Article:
Say hi to π. It's world’s most well known, most controversial number, and it has been baffling and delighting mathematicians for literally thousands of years. As you probably learned in junior high, pi (or π) is the mathematical constant used to show the relationship between the radius of a circle and the circle’s circumference, usually abbreviated to 3.14159. But, pi is both an irrational number (meaning it cannot be represented exactly as a fraction) and a transcendental number (meaning it is not the root of any non-zero polynomial having rational coefficients). The fraction 22/7 is used most often for representing pi as it is accurate to
I'm a big fan of geometric shapes in DIY projects, but when it comes to woodworking, it can be difficult to anticipate all the math when working with angles other than 90-degrees.
Okay...I try not to get carried away with blog titles. And, yes, to all you engineers and mathnerds out there, I'm extremely right-brained, but this incredible thing is something about which everyone can agree. It's freaking amazing, and it'll definitely blow your mind, and probably even break it.
When I was a kid, I loved nearly everything about Ducktales - the myth and culture-based plotlines, that guy that could count everything really fast then turn into a robot, to the oh-so-evil and impossibly named Flintheart Glomgold. But, even as a five-year-old, I was a skeptic about the famous Moneybin. I even remember asking my dad how it was possible to land on a giant pile of coins and sinking in, instead of just going splat on the surface. I even got out a jar of pennies and jammed them with my fist to see if I could break through.
Call it a fractal, TriForce-inspired, or just plain geometric, this triangular upcycled fruit bowl is straight up awesome. Made from only recycled magazines and isosceles triangles, this guy'll have you rocking your 9th-grade math class and your glue gun skills all at once.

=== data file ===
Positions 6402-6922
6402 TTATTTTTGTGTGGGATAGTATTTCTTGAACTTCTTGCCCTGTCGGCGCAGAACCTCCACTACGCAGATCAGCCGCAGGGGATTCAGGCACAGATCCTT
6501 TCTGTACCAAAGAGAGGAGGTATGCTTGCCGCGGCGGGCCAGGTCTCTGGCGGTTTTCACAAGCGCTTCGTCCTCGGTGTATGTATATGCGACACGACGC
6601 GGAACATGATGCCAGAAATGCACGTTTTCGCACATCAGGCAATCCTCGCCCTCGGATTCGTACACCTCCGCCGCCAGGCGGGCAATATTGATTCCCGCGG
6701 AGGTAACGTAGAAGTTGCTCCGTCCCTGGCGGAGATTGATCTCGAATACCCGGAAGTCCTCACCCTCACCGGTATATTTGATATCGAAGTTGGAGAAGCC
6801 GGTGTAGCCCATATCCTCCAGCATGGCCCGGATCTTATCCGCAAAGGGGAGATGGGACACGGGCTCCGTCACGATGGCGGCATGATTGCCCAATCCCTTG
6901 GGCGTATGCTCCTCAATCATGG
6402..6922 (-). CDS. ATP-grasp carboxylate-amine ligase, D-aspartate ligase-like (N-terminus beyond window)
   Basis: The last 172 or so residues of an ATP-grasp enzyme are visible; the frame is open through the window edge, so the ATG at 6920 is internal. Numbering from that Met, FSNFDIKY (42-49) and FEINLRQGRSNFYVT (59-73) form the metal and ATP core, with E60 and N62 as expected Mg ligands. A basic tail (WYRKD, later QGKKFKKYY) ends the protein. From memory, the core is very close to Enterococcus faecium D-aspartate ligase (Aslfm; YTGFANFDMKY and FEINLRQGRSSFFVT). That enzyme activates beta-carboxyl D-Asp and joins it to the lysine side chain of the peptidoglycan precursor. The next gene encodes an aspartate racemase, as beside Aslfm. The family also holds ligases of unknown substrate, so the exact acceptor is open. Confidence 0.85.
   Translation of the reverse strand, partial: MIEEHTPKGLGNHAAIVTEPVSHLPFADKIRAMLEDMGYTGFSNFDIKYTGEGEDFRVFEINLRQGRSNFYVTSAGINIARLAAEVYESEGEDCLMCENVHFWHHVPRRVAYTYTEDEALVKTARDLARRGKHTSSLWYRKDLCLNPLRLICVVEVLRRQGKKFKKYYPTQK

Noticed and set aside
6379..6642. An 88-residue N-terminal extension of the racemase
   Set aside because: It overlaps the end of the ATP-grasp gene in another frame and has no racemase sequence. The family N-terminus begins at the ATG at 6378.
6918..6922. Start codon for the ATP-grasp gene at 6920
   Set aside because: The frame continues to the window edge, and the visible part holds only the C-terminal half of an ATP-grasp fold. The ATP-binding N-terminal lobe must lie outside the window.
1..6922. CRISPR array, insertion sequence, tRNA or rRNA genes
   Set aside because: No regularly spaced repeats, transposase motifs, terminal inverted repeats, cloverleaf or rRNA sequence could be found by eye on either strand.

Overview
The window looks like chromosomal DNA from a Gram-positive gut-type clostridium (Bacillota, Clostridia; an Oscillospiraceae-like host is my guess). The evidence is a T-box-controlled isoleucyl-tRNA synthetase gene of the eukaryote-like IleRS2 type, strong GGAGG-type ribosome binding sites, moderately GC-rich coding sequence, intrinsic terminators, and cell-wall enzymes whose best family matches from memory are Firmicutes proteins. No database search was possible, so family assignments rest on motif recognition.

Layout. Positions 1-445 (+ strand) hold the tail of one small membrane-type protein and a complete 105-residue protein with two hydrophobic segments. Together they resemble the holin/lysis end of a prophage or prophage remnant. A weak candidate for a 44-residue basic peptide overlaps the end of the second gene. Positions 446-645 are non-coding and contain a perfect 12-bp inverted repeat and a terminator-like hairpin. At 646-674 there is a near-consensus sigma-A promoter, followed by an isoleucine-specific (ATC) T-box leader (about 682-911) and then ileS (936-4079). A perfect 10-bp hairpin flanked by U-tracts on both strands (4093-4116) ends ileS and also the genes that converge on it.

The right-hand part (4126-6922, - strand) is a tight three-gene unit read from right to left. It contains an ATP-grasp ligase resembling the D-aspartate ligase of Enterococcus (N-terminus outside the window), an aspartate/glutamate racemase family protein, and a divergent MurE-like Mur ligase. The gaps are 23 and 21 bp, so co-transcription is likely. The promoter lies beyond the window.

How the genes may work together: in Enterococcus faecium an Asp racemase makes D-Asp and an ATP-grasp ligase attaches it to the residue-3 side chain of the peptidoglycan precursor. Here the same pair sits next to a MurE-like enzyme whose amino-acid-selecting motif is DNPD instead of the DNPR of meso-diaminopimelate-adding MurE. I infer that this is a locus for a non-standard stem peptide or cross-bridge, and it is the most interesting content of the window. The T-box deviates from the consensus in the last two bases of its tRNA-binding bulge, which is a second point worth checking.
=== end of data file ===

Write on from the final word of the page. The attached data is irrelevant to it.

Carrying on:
Yeah, buddy...Check out this super cool "himmeli" mobile my friend Elizabeth Abernathy [the brains behind Nuno mag] created using an upcycled, out-of-date phone book. (Right, it's out of date cause its a phone book. Got it.)
Elizabeth notes that hillemi are "
My sister was born on March 14th. And she's a math teacher. Plus, she married a numbers guy, and they're both delightfully math geek-y. So you better believe they celebrate Pi day on 3.14. From hanging out with them, I actually have Pi memorized to twelve decimal points, which is more than I thought I could do: 141592653589, and no, I didn't cheat.
In honor of Pi Day, Musician Michael Blake transcribed the mathematical constant into music, with one standing for the root note of a scale etc. It takes a while to get going, but the results are amazing. Be sure to watch through to the end.
Click play to watch the video:
Traveling through Morocco and southern Spain, Stregoi fell in love with the Moorish patterns and mosaic that characterize the architecture and spaces
So, he created this amazing pendant lamp inspired by these patterns, and shares his templates so you can make one of your own.